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Banks Begin to Cut Interest Rates

Posted 8 years ago

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The MPC (Monetary Policy Committee) recently voted to cut interest rates down to a low of 0.25%, the lowest we have seen in 7 years. This is part of the measures that Mark Carney is planning to put into place post-Brexit in order to ease any threats to the economy.

Some taxpayer-funded banks have not responded as quickly however, Natwest, RBC and Lloyds Banking Group all spoke out to say they were still reviewing whether or not to pass the cuts, especially to mortgage customers. RBC has now put the interest rate cuts in place, leaving just Lloyds to follow.  This is good news for borrowers, as interest rates are now at a record low; the cost of borrowing has now dropped. However there are other repercussions we may expect to occur.

Savers will see a negative effect to come from these cuts. With interest only at 0.25%, after taking inflation into account, the capital gained is essentially nothing. So the big issue here is what can savers do about this and especially what will business account holders do? RBS recently sent out a letter to 1.3 million small business owners warning them that if interest rates do become negative, they may be charged for simply holding deposits in their account. Business owners have expressed their concerns, Mike Cherry, Chairman of the Federation for Small Businesses stated “it is vital that all finance providers holding deposits from small businesses do everything they can to update customers concerned about any changes to their business current account during this uncertain economic period”. Banks have stated this will not affect personal accounts, but is this really good enough? What use is informing SME’s on the change, we need to see some form of action to prevent this situation from taking place.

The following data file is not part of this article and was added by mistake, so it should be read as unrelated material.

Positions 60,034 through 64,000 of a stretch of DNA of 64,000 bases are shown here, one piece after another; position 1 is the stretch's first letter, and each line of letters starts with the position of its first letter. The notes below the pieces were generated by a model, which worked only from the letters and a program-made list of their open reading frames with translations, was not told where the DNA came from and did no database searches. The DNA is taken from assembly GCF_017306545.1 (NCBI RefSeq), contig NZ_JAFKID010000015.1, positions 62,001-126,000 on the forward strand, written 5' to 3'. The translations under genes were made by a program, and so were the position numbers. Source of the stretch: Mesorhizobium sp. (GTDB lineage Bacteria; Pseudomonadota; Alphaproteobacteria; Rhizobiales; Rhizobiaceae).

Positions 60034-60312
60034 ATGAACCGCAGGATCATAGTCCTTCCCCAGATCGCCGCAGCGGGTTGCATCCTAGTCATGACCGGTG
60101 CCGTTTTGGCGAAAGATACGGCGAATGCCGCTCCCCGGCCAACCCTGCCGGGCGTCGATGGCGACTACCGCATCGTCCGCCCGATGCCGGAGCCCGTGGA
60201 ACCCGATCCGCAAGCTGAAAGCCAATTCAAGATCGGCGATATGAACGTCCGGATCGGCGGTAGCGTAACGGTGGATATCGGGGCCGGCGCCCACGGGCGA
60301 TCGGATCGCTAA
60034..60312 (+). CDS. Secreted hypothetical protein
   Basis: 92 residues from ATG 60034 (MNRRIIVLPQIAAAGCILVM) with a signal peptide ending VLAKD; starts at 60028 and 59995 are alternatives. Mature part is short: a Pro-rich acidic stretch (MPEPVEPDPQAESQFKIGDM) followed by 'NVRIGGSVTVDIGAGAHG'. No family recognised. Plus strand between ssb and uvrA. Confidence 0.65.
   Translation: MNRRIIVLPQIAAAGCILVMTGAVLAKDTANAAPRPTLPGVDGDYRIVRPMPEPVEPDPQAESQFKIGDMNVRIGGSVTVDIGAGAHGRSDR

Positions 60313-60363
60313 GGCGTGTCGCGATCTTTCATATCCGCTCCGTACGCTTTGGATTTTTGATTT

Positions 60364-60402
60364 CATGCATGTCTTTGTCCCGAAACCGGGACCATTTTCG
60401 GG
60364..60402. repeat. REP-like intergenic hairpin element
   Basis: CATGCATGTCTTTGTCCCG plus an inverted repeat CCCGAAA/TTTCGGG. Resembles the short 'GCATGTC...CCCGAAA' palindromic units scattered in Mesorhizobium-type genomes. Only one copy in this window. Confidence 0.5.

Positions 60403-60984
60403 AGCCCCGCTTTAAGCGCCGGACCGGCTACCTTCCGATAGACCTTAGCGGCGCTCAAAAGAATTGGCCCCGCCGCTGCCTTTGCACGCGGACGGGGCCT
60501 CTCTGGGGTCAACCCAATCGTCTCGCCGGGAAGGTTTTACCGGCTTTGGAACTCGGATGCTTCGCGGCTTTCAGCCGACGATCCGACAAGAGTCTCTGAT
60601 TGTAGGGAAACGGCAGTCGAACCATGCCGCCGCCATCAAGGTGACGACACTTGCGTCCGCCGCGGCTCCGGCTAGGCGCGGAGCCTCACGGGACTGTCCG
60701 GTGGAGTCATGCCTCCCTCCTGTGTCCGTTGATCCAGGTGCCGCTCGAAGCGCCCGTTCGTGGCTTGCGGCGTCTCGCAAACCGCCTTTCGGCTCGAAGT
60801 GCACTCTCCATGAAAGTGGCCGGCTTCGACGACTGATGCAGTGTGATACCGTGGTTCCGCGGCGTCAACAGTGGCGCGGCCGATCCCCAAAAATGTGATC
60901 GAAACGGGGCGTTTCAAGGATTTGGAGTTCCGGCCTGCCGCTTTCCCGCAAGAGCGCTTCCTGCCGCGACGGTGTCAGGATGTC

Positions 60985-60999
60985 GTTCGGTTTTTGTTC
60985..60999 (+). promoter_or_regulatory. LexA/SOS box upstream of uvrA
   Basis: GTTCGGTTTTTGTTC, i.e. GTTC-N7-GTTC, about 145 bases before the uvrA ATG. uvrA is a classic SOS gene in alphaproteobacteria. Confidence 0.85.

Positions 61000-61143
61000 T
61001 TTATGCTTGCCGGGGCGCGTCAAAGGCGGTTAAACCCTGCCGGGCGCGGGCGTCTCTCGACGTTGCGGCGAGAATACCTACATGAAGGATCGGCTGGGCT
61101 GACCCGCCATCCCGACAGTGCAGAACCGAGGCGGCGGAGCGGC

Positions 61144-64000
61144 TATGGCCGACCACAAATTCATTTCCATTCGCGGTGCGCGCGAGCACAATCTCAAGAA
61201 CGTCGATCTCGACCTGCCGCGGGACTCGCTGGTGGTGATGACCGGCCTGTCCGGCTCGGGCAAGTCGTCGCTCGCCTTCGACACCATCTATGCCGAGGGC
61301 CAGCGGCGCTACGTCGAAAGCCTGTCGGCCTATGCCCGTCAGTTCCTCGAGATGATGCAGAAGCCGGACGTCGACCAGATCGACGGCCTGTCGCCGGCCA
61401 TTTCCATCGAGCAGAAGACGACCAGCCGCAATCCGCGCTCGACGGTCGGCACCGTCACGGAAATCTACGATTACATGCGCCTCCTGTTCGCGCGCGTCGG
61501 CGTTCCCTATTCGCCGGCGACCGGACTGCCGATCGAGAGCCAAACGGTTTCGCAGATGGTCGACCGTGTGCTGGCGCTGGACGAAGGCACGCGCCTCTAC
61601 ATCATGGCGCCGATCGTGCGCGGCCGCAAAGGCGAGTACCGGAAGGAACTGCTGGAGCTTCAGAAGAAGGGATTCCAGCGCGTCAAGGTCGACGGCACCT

Predictions for alternative finance providers to step up have been made, with many providers expressing their views on the matter. We may be likely to see a shift from investors into alternative & peer to peer lending if the banks continue to struggle. With lending rates at an average of 5-7%, the return is more attractive than 0.25% in your current account, although remember the risks are higher. Of course, good quality and strong borrowers still need to be aware of these options in order for lenders to be successful and for loans to be placed, therefore we should be making sure that SME’s and borrowers are aware of all their options and are educated thoroughly on alternative finance.  Providers need to respond to banks low rates for borrowing in order to stay competitive in the market.

With the uncertainty of the current economy and what the banks plan to do in order to tackle this. It’s a great opportunity for alternative finance providers to step in and help ease financial struggle, not only for SME’s, but also investors and lenders. As saving rates are at an all-time low and with small businesses at the risk of seeing negative interest rates, it could be likely that we see a shift in how they plan on banking in the future and where investors plan on putting their capital.

Please remember that when investing into peer to peer providers and alternative providers that you have read and understood the risks. These investments come with higher risks and your capital could be lost. To take a look at current investment opportunities, please visit here.

Tagged: rbs natwest lloyds baking group mpc banks economy brexit lending loans borrowing saving interest rates alternative finance peer to peer lending p2p mortgage rates

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